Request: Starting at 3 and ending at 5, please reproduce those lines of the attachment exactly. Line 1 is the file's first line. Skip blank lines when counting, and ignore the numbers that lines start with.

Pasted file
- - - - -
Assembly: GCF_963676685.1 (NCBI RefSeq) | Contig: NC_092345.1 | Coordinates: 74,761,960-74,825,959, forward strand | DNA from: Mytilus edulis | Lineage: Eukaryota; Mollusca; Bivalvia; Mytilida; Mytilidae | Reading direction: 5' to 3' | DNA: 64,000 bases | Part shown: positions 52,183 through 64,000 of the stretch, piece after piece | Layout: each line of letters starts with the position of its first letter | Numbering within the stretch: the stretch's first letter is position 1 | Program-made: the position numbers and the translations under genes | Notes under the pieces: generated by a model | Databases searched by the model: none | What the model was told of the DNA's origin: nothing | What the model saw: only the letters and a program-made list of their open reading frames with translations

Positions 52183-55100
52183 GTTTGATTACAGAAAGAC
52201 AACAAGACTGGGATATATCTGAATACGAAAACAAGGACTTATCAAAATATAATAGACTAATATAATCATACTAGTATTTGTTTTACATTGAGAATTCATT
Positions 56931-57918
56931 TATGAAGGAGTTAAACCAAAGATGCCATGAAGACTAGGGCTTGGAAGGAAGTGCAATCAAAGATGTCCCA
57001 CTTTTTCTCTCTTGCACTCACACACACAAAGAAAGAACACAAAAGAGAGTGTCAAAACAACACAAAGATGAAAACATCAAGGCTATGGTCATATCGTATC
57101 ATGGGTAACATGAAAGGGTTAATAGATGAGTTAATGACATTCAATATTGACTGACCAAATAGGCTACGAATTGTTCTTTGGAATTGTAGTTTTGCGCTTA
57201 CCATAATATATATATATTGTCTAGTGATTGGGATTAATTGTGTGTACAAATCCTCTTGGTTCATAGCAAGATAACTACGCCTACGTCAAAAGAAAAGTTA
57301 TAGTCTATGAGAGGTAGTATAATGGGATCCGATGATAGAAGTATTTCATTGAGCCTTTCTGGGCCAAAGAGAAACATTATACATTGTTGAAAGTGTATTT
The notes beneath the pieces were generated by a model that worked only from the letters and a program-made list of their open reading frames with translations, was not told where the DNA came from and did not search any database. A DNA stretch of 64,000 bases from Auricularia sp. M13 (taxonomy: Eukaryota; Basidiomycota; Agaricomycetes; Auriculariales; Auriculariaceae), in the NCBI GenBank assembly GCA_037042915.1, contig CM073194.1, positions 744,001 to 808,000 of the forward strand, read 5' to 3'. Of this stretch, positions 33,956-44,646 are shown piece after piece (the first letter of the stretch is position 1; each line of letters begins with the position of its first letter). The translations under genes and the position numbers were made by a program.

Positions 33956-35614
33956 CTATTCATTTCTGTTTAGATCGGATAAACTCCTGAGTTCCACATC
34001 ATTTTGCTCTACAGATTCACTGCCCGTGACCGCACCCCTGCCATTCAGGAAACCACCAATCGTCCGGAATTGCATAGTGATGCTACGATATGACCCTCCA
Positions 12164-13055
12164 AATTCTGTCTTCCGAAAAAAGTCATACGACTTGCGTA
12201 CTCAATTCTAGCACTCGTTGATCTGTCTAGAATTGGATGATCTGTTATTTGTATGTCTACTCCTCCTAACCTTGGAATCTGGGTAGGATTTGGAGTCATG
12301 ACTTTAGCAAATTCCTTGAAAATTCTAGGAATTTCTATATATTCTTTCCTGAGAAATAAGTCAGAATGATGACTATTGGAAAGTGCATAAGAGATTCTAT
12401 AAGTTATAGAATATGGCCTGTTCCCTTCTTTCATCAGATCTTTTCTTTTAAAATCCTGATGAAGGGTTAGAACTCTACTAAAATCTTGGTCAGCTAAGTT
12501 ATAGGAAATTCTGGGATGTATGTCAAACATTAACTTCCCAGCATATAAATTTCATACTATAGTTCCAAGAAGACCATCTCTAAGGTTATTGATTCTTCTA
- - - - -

52183 GTTTGATTACAGAAAGAC
52201 AACAAGACTGGGATATATCTGAATACGAAAACAAGGACTTATCAAAATATAATAGACTAATATAATCATACTAGTATTTGTTTTACATTGAGAATTCATT
Positions 56931-57918